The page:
2. 2. Page 2 of 9 <td width="620" align="right" bgcolor="#ffffff",> <a href="http://ens-news.com/index.asp"><img src="http://ens-news.com/images/en slogo.jpg" width="540", height="157" border="O" alt="ENS H-ome"></td> </tr></table> <I--header logo table end--> <table border="O"1 bordercolor='#333399" bgcolor="#ffffff" cellspacing=lIOr cellp adding="O" width="100%"1> <tr> <td align="left" valign="top" bgcolor=i#33339911> <font size="1"1 face-"verdanall color=`#FDF8EO`><b> &nbsp; &nbsp; &nbsp; <a href="http: //ens-news.com"><font color="#FDF8EO">H-ome</font></a>&nbsp;&nbsp; &nbsp;&nbsp; I &nbsp;&nbsp;&nbsp; <a href="http://ens-news.com/about asp"><font color="#FDF8EO">About ENS</font>< /a>&nbsp;&nbsp;&nbsp;&nbsp;lI&nbsp;&nbsp;&nbsp;&nbsp; <a href="mailto:newsgens-news.com"><font color="#FDF8EO"1>Emai1 The Editor</font ></a>&nbsp;&nbsp;&nbsp;&nbsp;lI&nbsp;&nbsp;&nbsp;&nbsp; <a href="http://ens-news.com/newsindex~asp"><font color="#FDF8EO">News Index</f ont></a>&nbsp;&nbsp;&nbsp;&nbsp;lI&nbsp;&nbsp;&nbsp;&nbsp; <a href="http://ens-news.com/events.asp"><font color=II#FDF8EO1>Events Calendar< /font></a> </b></font> <td align="1right" bgcolor="#333399"> <!-- BEGIN DATE SCRIPT -- > <script language= JavaScript"> /*.-- - -- - - - This JavaScript was written by Joey Mornin - --… - *1-- 1/Start Script //The array for the month names var montharray= new Array(ll) montharray[O) "January";montharray(l) = "February";montharray[2]= "March";mo ntharray[3] = "April" ;montharray[4] = "May" ;montharrayf 51 = "June";montharrayt6 = 'July" ;montharray[7] = August" ;montharray[8] = "September' ;montharray[9]= "October";montharray[1O) "November' ;montharray[ll] = "December'; //First, declare the variables var time = new Date() var monthnum time.getMonth() var monthname= montharray[monthnum) var year= time.getFullYear() var day= time.getDate() // Font Properties var font-size= "I" II Font Size var font-color "#FDF8EO" // Font Color var font-family = "Verdana, Anial, MS Sans Serif" / Font Family // Display the date document.write("<font size='" + font_size + "' color='" + font-color + face= 1 + font-family + 1'" docum~ent.write(monthname +"" + day 4 , year + "</font>") // End Script </script><font size="1">&nbsp;&nbsp;&nbsp;</font> <!-- END DATE SCRIPT -- > file://D:SEARCH_7_28_03_CEQ201_ f8flw7003_ceq.txt 6/21/2006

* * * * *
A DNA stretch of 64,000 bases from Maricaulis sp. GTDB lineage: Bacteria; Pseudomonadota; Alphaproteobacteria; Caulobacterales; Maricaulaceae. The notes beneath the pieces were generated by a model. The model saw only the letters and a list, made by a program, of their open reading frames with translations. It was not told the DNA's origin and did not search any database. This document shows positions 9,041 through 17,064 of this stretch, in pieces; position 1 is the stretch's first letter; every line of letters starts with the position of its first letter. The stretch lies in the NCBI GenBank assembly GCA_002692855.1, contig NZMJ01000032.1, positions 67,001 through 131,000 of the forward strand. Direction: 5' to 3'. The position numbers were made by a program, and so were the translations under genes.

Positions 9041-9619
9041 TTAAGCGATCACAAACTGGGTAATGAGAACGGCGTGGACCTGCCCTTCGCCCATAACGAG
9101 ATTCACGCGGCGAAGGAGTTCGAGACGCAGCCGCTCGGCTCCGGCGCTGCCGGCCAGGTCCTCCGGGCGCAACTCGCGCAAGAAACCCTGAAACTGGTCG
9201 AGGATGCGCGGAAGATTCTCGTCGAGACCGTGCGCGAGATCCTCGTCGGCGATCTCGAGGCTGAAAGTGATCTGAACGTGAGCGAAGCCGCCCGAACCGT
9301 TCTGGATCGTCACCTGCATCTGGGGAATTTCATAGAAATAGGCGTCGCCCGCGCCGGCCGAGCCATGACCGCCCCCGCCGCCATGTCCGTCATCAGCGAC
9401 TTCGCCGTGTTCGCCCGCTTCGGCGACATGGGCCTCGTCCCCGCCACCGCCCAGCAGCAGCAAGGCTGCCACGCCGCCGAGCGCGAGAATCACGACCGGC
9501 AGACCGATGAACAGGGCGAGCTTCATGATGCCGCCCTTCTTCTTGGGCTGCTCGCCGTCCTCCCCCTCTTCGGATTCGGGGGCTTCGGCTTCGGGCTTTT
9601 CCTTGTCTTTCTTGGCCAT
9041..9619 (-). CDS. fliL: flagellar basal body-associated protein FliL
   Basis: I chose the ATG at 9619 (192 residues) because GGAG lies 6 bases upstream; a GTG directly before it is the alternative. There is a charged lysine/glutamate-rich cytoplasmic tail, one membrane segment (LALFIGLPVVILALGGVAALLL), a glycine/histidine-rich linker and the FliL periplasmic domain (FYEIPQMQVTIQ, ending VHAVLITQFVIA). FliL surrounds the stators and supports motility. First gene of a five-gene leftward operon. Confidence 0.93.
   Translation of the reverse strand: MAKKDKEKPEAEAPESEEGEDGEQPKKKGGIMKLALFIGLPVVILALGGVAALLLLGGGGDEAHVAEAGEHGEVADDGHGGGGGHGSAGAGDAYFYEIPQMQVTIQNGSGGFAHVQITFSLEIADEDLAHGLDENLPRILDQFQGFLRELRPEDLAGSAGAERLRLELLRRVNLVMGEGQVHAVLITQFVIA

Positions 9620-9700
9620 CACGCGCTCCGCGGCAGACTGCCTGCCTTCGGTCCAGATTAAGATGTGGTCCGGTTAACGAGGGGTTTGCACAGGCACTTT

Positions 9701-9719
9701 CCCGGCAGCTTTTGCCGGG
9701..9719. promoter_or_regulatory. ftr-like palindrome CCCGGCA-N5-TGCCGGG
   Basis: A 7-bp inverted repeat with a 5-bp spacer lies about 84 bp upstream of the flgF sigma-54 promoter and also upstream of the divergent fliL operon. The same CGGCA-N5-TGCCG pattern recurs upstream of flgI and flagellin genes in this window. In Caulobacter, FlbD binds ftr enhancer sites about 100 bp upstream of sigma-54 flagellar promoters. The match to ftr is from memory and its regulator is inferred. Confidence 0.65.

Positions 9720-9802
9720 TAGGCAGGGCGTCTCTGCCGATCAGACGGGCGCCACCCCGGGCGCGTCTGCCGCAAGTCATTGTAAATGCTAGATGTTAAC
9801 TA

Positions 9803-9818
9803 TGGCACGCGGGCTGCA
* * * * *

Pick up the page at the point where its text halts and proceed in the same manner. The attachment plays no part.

3. 3. Page 3 of 9 </td></tr></table> <!--main table start--> <table border="O0" bgcolor="#ffffff" cellspacing=bOfl cellpadding="O" width=lOO0% <tr> <!--start left column--> <td bgcolor="#ffffff' valign="top' width="l6Q"> <font size="l1"><br></font> <!--left column content--> <table width="16O" height='118" border="O" bgcolor='#333399" cellspacing="2" ce llpadding=" 0"1> <tr> <td align="center" bgcolor="#333399h> <font face="Verdanall size="2" color="#ffffff"><b>Search ENS News</b></font></td <tr> <td align="center" bgcolor="#FDF8EOI> <FORM METHOD=get ACTTON="http: //ens-news .com/search/search.ijdq" id=forml name=f orml> <font size='1" FACE="1verdana'><b>Ty-pe Search Term,<br>Hit Enter</b> <br><input NAME="CiRestriction" STZE="10" MAXLENGTH="50"><br><br></font> <a href="http: //ens-news.com/researchhelp.asp"><img src='1http://ens-news.com/im ages/researchbutton.gif" border=0O></a> </td></tr></FORM> </table> <br> <I --worldscan--> <table width="160" bgcolor="#FDF8EO" cellpadding="2"> <tr> <td valign="top" width="160' bgcolor="#333399.'> <center><b><font face="Verdana' size="2' color="#ffffff">&nbsp;WorldScan</font> </b></center> </td></tr> <tr> <td valign="1top" width="160" bgcolor=II#FDF8EOI> <font size="l" face="Verdana" color="#000000".> <b> <a href="http://ens-news.com/ens/jun2002/2002-06-06-19.asp#anchorl">INTERNA TIONALcbr> Wetlands in Three Countries Gift to the Barth</a></b> <br><br> <b> <a href="http://ens-news.com/ens/jun2002/2002-06--06-19.asp#anchor2">SOUTH A FRICA<br> Ivory Protest Postcards Pile Up</a></b> <br><br> <b> <a href="http://ens-news.com/ens/jun2002/2002-06-06-19.asp#anchor3">JAPAN<b Whalemeat a Toxic Mouthful</a></b> <br><br> <b> <a href="http://ens-news.com/ens/jun2002/2002-06-O6-19.asp#anchor4"'>CAM4EROO N<br> Illegal Logging Targeted</a></b> file://D:SEARCH_7_28_03_CEQ201_fSflw7003_ceq.txt 6/21/2006